"And the more you've gnawed over and analyzed things all week, the more the bad parts of Sunday have grown in your mind and pushed out the more positive aspects, haven't they?" House nodded after a moment. "Part of you still thinks you don't deserve this and that it's going to fail. That's the part conditioned by your father, and that part keeps looking for failures. But that's only part of you, Dr. House. Trust your initial reaction Sunday night. You are getting better, and it's the present that's the current reality, not the past. Getting better is frightening in a way, and that's what you're facing. You think what if your new assessments are wrong, and is it all going to blow up like so much has in the past. Let yourself acknowledge those fears, but don't let yourself obsess on them. Don't let worry push out the good memories. Abby walked Sunday. It doesn't matter why; the fact that she did is a victory. Hold onto that memory, like you wanted to at first. Let yourself trust your present."
"But Rachel keeps looking at me. She's even asked several times this week how much I'm hurting."
"Rachel is two. She'll settle down and learn to read more subtle signs. But tell me, did you really think you could go through raising your daughters and not ever have them learn the facts about your leg?"
"Of course not. I know they would have put it together at some point. But not yet."
"That's an interesting choice of words. You said they would have put it together at some point. Did you ever picture yourself eventually just telling them?"
House almost physically shied away from that thought. "Right, let's see how that would go. 'Hey, girls, today we'll define what it is to be crippled. Exhibit A.'"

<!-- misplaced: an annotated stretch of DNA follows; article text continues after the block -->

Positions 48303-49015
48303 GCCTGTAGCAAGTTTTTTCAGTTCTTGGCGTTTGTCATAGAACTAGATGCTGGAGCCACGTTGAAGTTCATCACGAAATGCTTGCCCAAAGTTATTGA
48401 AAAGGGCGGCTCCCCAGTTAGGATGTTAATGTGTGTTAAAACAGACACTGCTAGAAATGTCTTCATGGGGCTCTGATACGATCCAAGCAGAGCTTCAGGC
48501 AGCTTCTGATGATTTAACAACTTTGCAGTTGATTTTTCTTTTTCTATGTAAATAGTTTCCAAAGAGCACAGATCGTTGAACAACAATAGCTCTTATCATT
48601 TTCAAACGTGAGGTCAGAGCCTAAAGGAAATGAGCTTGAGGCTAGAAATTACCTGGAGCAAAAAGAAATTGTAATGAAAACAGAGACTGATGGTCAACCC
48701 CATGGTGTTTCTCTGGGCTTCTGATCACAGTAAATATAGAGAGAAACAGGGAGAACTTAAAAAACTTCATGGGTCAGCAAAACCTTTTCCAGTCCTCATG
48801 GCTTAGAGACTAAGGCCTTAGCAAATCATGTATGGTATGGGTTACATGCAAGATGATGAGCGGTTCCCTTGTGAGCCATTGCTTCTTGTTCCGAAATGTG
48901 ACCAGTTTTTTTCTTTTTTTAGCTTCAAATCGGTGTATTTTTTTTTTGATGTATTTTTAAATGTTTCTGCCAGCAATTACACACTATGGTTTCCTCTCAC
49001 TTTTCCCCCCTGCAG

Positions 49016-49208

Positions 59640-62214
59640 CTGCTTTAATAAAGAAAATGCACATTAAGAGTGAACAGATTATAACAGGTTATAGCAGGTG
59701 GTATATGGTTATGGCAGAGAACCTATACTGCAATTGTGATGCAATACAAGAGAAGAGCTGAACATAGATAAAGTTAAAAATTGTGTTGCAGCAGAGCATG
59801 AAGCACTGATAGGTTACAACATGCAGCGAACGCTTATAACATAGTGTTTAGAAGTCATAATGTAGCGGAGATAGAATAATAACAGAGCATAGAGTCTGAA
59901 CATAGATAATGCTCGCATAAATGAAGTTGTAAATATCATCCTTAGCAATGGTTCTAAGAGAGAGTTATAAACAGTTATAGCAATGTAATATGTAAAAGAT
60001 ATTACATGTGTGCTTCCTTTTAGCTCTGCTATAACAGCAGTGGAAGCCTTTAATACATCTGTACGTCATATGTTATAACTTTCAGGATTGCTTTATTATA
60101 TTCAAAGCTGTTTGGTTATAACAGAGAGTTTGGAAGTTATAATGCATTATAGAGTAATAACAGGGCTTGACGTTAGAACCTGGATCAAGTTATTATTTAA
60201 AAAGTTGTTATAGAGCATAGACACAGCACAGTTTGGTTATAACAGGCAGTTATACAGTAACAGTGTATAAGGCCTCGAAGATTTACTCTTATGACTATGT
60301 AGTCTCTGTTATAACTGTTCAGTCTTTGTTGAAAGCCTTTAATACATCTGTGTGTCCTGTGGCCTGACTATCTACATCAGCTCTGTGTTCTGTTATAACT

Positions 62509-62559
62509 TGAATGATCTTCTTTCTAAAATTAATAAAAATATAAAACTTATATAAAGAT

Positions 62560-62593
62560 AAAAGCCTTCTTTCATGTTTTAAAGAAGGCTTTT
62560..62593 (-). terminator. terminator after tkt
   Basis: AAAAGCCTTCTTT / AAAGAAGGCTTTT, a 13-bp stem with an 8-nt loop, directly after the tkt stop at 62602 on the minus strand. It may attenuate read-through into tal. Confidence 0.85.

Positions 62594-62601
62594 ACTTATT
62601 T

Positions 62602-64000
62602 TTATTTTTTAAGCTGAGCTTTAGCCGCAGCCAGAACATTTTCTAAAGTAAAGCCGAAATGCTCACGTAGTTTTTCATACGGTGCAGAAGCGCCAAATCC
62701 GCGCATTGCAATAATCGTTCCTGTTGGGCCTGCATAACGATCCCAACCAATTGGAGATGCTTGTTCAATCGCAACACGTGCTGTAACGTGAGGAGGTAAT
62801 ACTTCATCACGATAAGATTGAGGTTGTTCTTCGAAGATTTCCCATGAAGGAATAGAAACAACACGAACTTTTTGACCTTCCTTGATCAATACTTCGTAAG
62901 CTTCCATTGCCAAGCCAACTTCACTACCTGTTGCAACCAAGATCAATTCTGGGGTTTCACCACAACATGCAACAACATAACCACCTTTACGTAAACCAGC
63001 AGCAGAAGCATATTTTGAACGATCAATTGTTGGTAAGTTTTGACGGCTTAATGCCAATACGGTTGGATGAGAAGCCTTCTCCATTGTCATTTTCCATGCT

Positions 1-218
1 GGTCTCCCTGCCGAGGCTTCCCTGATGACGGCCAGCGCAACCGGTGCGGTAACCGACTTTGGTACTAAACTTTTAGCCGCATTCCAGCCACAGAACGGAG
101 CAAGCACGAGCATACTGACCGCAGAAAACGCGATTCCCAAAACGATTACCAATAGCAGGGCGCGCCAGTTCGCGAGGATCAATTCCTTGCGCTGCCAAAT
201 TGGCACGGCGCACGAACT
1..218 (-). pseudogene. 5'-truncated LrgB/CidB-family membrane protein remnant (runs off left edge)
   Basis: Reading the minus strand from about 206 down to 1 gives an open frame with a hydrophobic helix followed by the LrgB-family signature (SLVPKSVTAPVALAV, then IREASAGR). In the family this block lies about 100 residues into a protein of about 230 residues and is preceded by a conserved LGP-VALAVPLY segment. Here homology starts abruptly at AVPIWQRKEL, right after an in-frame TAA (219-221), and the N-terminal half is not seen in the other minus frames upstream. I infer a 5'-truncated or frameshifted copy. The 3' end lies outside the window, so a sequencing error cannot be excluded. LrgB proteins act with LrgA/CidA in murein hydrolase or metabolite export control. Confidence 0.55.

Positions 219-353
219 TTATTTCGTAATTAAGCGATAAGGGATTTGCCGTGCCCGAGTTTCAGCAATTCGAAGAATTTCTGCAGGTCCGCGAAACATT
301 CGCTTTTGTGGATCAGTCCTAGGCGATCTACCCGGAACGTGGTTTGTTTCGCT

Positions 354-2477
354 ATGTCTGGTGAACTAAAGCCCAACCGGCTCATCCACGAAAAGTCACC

"What if they asked you outright?"
"I'd . . . I guess maybe I'd tell them. But not yet. Lisa actually talked to Rachel, tried to give her real answers, I mean. How is that supposed to make a 2-year-old feel, to learn that her father is never going to get better?"
"What do you think Dr. Cuddy should have told Rachel? She was apparently asked a direct question, right?"
"Several of them. But she could have . . . I don't know, played it off, or distracted her - you can usually distract Rachel - or told her she'd tell her when she was older."
Jensen grinned. "I'd recommend against that last one. One of the surest ways to get Cathy annoyed is to put something off until she's older. But chase that thought for a moment. Say that Rachel needed to be older before she had the hard facts. How much older do you think she'd need to be?"
House hesitated. "Just . . . older."
"Five years old? Ten? Fifteen? Thirty?"
"Thirty sounds good, yes. Fifty sounds even better. I probably won't even be around by then; I just could have left them a letter."
"In other words, just put it off as long as possible." House looked back down at his coffee. "Has Rachel ever asked you before Sunday about your leg?"
House took time for another couple of swallows of coffee. His right hand went to his thigh, resting on it again but not digging in. "She . . . might have a time or two."
"And what did you tell her?" Jensen asked. Again, he would have bet money that he knew the answer.
"I told her it just ached a little sometimes, like when she stubbed her toe."